Before joining Congress, Vicente Gonzalez agreed to legally represent drug smugglers and gang leaders who flooded his border community with illegal drugs. Now, the Texas Democrat stresses the need to stop the flow of drugs and maintain "law and order."
In 1997, Gonzalez founded his law firm, V. Gonzalez and Associates, through which the multimillionaire Democrat still earns tens of thousands of dollars a year. One year later, Gonzalez was retained to represent Richard Contreras, who pleaded guilty to federal charges after he conspired to import more than 2,200 pounds of marijuana from Mexico, court documents show.
In 1999, meanwhile, Gonzalez was retained to defend Frank Tijerina, the leader of a Texas street gang called the "Corrupt Criminal Mob." Tijerina was sentenced to 30 months in prison on federal drug charges after conspiring to distribute nearly $420,000 worth of marijuana. Tijerina later pleaded guilty to selling large quantities of meth in a scheme that also started in the late 1990s. In total, Gonzalez agreed to represent an array of felony drug dealers who conspired to distribute eight pounds of MDMA, nearly half a pound of cocaine, and more than 4,000 pounds of marijuana, easily worth millions of dollars.
Gonzalez's decision to represent high-level drug dealers in his South Texas border community—long a hotspot for Mexican cartels working to traffic narcotics into the United States—is at odds with the Democrat's rhetoric as a member of Congress. In June 2018, Gonzalez called himself a "law and order member" who "believe[s] in strict border security." Two months later, the Democrat said he was working to "bring security to our border" and ensure "drugs are not coming across as freely as they are now." The issue could haunt his campaign as voters sour on President Joe Biden's border policies amid record-high illegal immigrant encounters—according to a February Harvard CAPS-Harris poll, just 32 percent of voters approve of Biden's handling of immigration.
A former Border Patrol agent who served in the Lower Rio Grande Valley, which Gonzalez represents, criticized the Democrat for the "stark inconsistencies" between "where he's at today versus what he did before." "Most South Texas Democrats act as if they're not threatened to lose their jobs," the former agent told the Washington Free Beacon. "[Gonzalez] is on that list—he's been very comfortable, at least until now."
Gonzalez's campaign, which touts his record as an attorney, did not return a request for comment.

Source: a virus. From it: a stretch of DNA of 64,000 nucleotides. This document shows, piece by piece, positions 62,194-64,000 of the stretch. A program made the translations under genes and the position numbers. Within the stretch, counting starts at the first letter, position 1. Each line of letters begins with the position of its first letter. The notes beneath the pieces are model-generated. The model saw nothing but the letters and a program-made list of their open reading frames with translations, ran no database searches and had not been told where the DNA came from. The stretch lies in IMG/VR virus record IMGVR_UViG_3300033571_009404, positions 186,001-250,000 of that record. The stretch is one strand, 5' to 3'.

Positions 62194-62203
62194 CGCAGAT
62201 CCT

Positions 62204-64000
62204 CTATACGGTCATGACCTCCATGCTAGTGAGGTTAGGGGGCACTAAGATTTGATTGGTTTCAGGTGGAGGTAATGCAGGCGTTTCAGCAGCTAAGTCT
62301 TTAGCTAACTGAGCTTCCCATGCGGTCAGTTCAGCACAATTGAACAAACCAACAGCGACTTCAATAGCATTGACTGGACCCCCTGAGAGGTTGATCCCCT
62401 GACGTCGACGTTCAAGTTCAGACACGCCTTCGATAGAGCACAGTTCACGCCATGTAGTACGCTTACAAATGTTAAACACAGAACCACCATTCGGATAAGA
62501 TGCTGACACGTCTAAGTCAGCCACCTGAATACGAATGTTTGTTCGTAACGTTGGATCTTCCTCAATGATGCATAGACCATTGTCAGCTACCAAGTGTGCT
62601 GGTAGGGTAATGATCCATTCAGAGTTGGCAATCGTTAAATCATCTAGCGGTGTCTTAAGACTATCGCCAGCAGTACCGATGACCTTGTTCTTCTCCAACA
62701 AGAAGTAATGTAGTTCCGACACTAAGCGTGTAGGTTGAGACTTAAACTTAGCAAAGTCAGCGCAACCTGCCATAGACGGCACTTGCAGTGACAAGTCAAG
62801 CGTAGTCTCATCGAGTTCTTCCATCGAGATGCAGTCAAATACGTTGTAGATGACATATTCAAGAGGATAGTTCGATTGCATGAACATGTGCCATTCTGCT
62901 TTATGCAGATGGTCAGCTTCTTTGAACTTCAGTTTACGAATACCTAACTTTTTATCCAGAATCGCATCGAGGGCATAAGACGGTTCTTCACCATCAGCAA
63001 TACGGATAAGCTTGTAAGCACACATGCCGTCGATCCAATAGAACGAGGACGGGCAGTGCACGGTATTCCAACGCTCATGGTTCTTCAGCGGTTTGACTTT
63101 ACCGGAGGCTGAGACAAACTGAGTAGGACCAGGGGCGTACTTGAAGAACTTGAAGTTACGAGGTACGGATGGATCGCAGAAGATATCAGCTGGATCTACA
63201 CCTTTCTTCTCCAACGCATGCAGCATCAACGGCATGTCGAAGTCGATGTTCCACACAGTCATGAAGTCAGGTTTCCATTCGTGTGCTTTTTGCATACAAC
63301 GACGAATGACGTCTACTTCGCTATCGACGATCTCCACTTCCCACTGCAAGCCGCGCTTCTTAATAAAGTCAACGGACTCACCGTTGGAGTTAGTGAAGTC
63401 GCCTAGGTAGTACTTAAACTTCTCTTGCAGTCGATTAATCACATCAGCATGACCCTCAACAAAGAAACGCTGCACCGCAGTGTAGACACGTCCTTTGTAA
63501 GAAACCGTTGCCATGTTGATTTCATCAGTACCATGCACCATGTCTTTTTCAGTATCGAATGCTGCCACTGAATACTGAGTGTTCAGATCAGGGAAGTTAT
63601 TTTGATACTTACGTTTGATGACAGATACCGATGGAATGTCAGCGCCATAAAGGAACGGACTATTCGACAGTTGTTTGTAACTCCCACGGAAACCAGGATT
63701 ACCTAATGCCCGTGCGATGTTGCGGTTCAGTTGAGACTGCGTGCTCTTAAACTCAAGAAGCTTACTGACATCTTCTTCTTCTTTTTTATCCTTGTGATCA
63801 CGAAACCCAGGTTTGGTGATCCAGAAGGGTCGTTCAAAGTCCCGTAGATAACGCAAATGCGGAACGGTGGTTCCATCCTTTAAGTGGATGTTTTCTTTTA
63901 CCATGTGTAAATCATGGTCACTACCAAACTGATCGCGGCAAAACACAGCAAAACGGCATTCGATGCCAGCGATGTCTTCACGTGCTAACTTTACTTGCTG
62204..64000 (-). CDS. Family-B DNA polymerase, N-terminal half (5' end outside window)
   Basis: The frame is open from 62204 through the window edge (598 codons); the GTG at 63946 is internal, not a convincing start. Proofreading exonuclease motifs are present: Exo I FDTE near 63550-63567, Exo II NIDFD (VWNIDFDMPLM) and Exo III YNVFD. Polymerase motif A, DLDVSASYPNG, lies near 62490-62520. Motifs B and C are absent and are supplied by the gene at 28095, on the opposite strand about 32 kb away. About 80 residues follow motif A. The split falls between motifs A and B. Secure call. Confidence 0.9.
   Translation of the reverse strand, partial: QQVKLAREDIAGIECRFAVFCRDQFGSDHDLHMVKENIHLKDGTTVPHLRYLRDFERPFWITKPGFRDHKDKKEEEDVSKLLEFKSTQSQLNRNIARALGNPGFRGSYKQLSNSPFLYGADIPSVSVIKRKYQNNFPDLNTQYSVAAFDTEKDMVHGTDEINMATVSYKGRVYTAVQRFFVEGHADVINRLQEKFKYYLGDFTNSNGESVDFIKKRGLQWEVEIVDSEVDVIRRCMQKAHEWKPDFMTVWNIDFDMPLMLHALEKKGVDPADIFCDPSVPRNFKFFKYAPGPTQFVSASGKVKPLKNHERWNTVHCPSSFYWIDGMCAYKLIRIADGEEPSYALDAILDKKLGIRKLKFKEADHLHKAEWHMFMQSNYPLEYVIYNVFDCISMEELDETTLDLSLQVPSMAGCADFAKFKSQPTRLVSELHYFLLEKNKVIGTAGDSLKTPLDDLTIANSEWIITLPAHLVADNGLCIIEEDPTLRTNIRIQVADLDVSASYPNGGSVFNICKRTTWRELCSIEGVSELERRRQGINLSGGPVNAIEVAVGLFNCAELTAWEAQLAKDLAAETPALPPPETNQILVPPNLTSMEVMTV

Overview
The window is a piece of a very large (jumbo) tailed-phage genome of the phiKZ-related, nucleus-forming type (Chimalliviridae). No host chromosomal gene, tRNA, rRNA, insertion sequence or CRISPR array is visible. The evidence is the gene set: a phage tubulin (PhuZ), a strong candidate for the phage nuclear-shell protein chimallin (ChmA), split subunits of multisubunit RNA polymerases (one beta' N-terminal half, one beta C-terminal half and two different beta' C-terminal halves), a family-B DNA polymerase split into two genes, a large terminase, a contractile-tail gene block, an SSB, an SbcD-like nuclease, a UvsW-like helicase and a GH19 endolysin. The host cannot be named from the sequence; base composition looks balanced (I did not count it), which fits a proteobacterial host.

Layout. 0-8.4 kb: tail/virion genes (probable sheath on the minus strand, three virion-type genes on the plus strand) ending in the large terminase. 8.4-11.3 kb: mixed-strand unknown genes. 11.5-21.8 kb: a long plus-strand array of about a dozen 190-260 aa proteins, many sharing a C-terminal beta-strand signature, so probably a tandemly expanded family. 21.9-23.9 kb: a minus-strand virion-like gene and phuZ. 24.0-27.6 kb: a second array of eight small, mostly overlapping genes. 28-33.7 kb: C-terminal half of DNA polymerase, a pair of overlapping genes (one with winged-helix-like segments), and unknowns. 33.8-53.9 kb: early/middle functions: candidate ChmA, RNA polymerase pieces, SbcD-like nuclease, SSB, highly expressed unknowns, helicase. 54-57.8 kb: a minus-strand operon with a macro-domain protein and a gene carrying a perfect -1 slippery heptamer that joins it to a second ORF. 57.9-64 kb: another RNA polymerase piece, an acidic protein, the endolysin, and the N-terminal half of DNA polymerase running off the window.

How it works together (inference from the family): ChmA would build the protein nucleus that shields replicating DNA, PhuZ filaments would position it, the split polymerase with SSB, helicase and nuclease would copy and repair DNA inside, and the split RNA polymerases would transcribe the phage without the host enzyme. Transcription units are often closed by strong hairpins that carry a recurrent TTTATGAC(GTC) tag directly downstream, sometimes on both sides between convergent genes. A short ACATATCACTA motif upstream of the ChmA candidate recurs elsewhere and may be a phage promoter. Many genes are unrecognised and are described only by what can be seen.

McAllen, Texas, where Gonzalez lives, is no stranger to cartel activity. The city borders the Mexican city of Reynosa, which is known as a "key trafficking point" for "cartel violence." As a result, the New York Post reported in 2019, McAllen is "'ground zero' in the border crisis between the U.S. and Mexico" and even features "a new Maserati dealership and ads for Rolex and Cartier watches" as cartel traffickers look to launder their cash. Roughly two decades earlier—as Gonzalez defended drug dealers in the area—federal agents arrested individuals in McAllen and nearby Brownsville who were implicated in a Mexican trafficking ring that held more than 5,200 kilograms of cocaine, nearly 10,000 pounds of marijuana, and roughly $11 million in cash, according to a Drug Enforcement Administration press release.
Despite the long-standing flow of cartel drugs into McAllen, Gonzalez has criticized former president Donald Trump's border wall, which he called "useless" and "wasteful." Instead of funding the wall, the Democrat argued, Congress should send billions of dollars to Central American countries to slow illegal immigration. Gonzalez also said the idea that the wall would "stop illegal drugs from coming to our country" is a "myth." Former U.S. Immigration and Customs Enforcement acting director Ronald Vitiello disputed that claim, calling the wall an "important" tool that "makes the work of agents safer."
"It provides an anchor for the operation, it provides an anchor for technology, and it makes the agents safer, because they have the ability to slow people down and have this base of operations," Vitiello told the Free Beacon. "So saying that doesn't work is not an informed opinion. It doesn't comport with my experience and wisdom."
Gonzalez made big money from his legal career, his financial disclosures show. The Democrat owns an array of rental properties—his latest disclosure lists eight in McAllen, two in Washington, D.C., one in Monterrey, Mexico, and one in Madrid, Spain. Those properties earned Gonzalez at least $235,000 in 2020. Gonzalez also earned a combined $280,000 in "attorney fees" income from his law firm in 2019 and 2020, according to his disclosures.
Gonzalez in 2020 narrowly defeated Republican challenger Monica De La Cruz in Texas's 15th Congressional District. One year later, he announced his decision to run in the 34th Congressional District in 2022, as the state's redistricting process made that area considerably more blue. Still, Republicans are hopeful that Republican congresswoman Mayra Flores can give Gonzalez a run for his money in November.
Flores in June became both the first Mexican-born woman elected to Congress and the first Republican to represent parts of the 34th Congressional District since 1870 after she won a special election against Democrat Dan Sanchez. That race saw Flores best Sanchez in historical Democratic strongholds—the Republican, for example, won in Cameron County, which is 90 percent Hispanic and voted for Biden by double digits less than two years ago. After her win, the New York Times said Flores's win marked "the rise of the far-right Latina," citing the Republican's support for religiosity, strong borders, and traditional values.
Published under: Border Crisis , Border Patrol , Drug Cartels , Drugs , Mayra Flores , Texas , Vicente Gonzalez